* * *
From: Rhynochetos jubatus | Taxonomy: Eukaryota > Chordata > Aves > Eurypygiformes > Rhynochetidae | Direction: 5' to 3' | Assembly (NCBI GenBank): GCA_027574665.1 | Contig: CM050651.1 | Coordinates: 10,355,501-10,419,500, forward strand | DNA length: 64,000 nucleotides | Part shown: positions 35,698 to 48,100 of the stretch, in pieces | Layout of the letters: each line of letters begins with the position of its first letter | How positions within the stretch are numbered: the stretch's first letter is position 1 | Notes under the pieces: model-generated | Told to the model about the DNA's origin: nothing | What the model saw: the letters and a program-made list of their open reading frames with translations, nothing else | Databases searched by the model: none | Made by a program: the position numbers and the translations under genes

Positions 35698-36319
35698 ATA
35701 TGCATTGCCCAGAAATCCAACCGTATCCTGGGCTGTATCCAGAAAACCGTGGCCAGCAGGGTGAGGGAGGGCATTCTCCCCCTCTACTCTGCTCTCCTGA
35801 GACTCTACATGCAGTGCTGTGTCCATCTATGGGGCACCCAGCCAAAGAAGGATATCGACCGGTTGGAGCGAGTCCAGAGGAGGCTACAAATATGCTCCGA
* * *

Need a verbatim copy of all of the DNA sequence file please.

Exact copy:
From: Rhynochetos jubatus | Taxonomy: Eukaryota > Chordata > Aves > Eurypygiformes > Rhynochetidae | Direction: 5' to 3' | Assembly (NCBI GenBank): GCA_027574665.1 | Contig: CM050651.1 | Coordinates: 10,355,501-10,419,500, forward strand | DNA length: 64,000 nucleotides | Part shown: positions 35,698 to 48,100 of the stretch, in pieces | Layout of the letters: each line of letters begins with the position of its first letter | How positions within the stretch are numbered: the stretch's first letter is position 1 | Notes under the pieces: model-generated | Told to the model about the DNA's origin: nothing | What the model saw: the letters and a program-made list of their open reading frames with translations, nothing else | Databases searched by the model: none | Made by a program: the position numbers and the translations under genes

Positions 35698-36319
35698 ATA
35701 TGCATTGCCCAGAAATCCAACCGTATCCTGGGCTGTATCCAGAAAACCGTGGCCAGCAGGGTGAGGGAGGGCATTCTCCCCCTCTACTCTGCTCTCCTGA
35801 GACTCTACATGCAGTGCTGTGTCCATCTATGGGGCACCCAGCCAAAGAAGGATATCGACCGGTTGGAGCGAGTCCAGAGGAGGCTACAAATATGCTCCGA